It’s common to overpay when there aren’t many top options available on the UFA market and you’re in the middle of a rebuild.
Last summer, Vancouver spent a lot of money on veterans to fill role-player spots throughout the lineup. Take Jay Beagle, for example. He has never eclipsed the 30-point mark in his career, but Vancouver liked his value as a defensive center enough to give him a four-year deal at $3 million per season. A broken forearm prevented Beagle from scoring his first goal until mid-December, and his 13 points were his fewest since 2013-14. Yes, the team didn’t hire him to score, but he’s near the top when it comes to expensive fourth-liners.
Between Beagle, Loui Eriksson and Antoine Roussel, the Canucks paid $12 million for just 23 goals for three players that moved in and out of the bottom six. Add in the $3-million recapture penalty due to Roberto Luongo’s retirement, and the Canucks will need to get creative with the $15.53 million they have available this summer. Beagle’s contract isn’t great, especially since he’s 33, but it was a necessary evil at the time.
Teams will never cease to stop signing mid-pack players to big deals to address needs. After nearly a year since the start of the last free agency period, let’s look at how some of the worst signings from 2018 have fared:
James Neal, LW, 31 ($5.75 million per/five years with Calgary)
Neal was supposed to provide a nice kick to Calgary’s winger situation, with the big forward adding extra scoring depth despite a so-so offensive year in Vegas. Neal missed games due to an injury, but that doesn’t change the fact he had seven goals and 19 points in 63 games. That’s the thing: he’s typically good for 25 goals a season, but absolutely nothing went his way on a Flames team that finished first in the Western Conference.
Jack Johnson, D, 32 ($3.25 million per/five years with Pittsburgh)
It’s truly sad to see how Johnson, a former top prospect, has deteriorated. Johnson’s five-year deal looked like a mistake immediately. He was often Pittsburgh’s worst defenseman this season. finished with six points in 5-on-5 play and was a healthy scratch to kick off the playoffs. It can’t be a coincidence that Sidney Crosby and Evgeni Malkin’s Corsi absolutely skyrocket with Johnson off the ice. Johnson’s best days are behind him, but he’s capable of being a decent bottom-pairing defenseman – yet at $3.25 million per season, that’s not great value.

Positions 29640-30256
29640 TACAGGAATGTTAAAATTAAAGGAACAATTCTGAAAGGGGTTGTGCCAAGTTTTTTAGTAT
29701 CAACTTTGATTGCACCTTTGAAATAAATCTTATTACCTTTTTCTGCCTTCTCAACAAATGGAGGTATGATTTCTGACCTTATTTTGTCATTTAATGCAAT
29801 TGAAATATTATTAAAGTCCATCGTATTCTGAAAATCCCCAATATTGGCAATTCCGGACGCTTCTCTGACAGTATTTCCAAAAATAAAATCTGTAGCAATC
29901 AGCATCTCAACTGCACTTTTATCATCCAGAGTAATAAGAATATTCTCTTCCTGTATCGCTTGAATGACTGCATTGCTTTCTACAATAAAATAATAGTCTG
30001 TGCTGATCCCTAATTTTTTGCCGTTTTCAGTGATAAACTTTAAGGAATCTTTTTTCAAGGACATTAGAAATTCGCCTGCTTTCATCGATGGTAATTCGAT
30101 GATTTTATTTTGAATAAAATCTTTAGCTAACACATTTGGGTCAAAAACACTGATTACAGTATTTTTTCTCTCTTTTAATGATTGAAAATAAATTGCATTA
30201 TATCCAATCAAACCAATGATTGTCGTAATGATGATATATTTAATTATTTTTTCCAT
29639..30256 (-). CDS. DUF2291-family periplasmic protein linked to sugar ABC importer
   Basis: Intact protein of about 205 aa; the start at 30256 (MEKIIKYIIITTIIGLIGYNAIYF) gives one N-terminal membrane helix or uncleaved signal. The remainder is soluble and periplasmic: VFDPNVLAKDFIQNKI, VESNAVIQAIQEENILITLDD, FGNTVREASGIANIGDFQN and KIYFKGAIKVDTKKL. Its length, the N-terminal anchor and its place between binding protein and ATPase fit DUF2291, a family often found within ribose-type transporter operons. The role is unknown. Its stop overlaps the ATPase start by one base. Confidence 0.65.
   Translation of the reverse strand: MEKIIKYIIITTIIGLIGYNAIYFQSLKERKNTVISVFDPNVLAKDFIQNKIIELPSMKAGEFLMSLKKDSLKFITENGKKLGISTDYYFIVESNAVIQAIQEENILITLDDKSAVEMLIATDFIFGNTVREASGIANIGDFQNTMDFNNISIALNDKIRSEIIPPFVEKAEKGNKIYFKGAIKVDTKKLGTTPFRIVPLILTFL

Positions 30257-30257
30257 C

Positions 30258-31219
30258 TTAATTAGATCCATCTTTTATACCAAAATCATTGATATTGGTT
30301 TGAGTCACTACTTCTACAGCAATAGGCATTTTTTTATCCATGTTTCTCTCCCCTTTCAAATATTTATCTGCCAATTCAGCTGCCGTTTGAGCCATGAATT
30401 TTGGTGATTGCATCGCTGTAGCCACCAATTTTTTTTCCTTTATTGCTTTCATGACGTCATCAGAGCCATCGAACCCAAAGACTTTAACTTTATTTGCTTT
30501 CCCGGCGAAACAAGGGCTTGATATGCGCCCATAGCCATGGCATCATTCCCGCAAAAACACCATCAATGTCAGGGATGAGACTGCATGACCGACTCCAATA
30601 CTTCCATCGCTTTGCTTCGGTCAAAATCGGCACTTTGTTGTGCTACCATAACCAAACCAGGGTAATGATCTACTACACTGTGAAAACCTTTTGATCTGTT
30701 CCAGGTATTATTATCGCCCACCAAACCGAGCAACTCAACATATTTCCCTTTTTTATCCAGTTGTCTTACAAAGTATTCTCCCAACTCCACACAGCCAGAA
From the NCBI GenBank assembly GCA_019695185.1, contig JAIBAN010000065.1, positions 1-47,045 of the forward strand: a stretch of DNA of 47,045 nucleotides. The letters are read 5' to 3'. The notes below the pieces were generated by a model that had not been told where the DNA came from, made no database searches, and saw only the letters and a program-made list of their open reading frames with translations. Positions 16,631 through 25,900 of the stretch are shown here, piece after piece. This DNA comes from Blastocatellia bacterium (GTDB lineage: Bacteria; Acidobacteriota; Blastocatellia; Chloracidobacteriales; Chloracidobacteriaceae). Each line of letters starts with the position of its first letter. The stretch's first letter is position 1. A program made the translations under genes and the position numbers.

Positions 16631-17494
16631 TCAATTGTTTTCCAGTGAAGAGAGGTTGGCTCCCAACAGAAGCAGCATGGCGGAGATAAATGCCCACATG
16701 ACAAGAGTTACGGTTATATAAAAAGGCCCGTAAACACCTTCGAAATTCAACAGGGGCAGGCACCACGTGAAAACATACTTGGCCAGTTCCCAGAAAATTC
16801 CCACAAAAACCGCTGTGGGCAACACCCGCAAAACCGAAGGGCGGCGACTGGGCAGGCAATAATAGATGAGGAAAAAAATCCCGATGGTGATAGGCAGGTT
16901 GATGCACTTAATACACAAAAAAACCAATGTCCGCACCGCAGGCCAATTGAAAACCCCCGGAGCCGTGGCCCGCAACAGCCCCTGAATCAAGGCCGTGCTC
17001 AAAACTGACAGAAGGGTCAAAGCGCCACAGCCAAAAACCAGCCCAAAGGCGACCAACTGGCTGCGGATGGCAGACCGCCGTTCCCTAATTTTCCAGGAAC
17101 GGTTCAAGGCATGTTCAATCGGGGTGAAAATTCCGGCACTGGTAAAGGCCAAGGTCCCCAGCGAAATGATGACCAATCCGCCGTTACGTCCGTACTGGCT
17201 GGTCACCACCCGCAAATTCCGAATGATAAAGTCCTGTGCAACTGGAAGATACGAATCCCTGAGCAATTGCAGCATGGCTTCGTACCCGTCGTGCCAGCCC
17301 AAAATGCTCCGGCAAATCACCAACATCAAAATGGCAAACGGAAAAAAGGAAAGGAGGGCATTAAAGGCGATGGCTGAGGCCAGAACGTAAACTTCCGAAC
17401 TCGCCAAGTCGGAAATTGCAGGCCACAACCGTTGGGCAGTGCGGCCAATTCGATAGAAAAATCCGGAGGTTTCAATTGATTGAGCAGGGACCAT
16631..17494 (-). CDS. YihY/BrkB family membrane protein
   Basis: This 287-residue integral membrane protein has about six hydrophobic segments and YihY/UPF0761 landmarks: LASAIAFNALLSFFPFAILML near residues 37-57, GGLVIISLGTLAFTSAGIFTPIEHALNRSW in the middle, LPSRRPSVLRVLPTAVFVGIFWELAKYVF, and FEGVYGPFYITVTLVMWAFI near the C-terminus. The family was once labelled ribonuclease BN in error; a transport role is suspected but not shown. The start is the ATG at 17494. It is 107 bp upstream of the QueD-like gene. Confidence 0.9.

Erik Gudbranson, D, 27 ($4 million per/three years with Vancouver)
Technically, Gudbranson’s contract was signed last February, but didn’t kick in until this season. Gudbranson didn’t finish the campaign with the team that signed him, but he was yet another example of a terrible signing by the Canucks. Gudbranson couldn’t find his game in Vancouver and was shipped to Pittsburgh at the trade deadline, finishing on the third pairing with two assists in 19 games. At the time, the Canucks addressed a need and added a big body to fill a physical role, but $4 million is a lot to pay for a bottom-pairing guy. At least for Vancouver, it’s Pittsburgh’s problem now.
Valeri Nichushkin, RW, 24 ($2.95 million per/two years with Dallas)
Nichushkin’s career has been a mess. He never lived up to the hype of being a first-round pick in 2013 (10th overall) and bolted for the KHL after three mediocre seasons with the Stars. Dallas brought him back last summer as an RFA, and there was some hope the goal-scoring power forward would add stability in the team’s middle six. Nichushkin found himself a healthy scratch on many occasions and finished with 10 points in 57 games – but worst of all, he never scored. Another bad season could spell the end of his NHL career.
Ryan Strome, C, 25 ($3.1 million per/two years with Edmonton)
Strome’s first full season in 2014-15 saw him put up 50 points. Since then, it’s been a downward spiral. Strome had 35 points this season, but just two of them came with the team that signed him, the Oilers. He later became a bright spot for the Rangers after a trade earlier in the season for forward Ryan Spooner, but the Oilers got three points in 25 games from the latter before he was sent to Vancouver. Spooner’s deal was even more expensive at $4 million, but the Oilers did end up with Sam Gagner from the Canucks, who performed better than Strome and Spooner on a $3.15-million pact.
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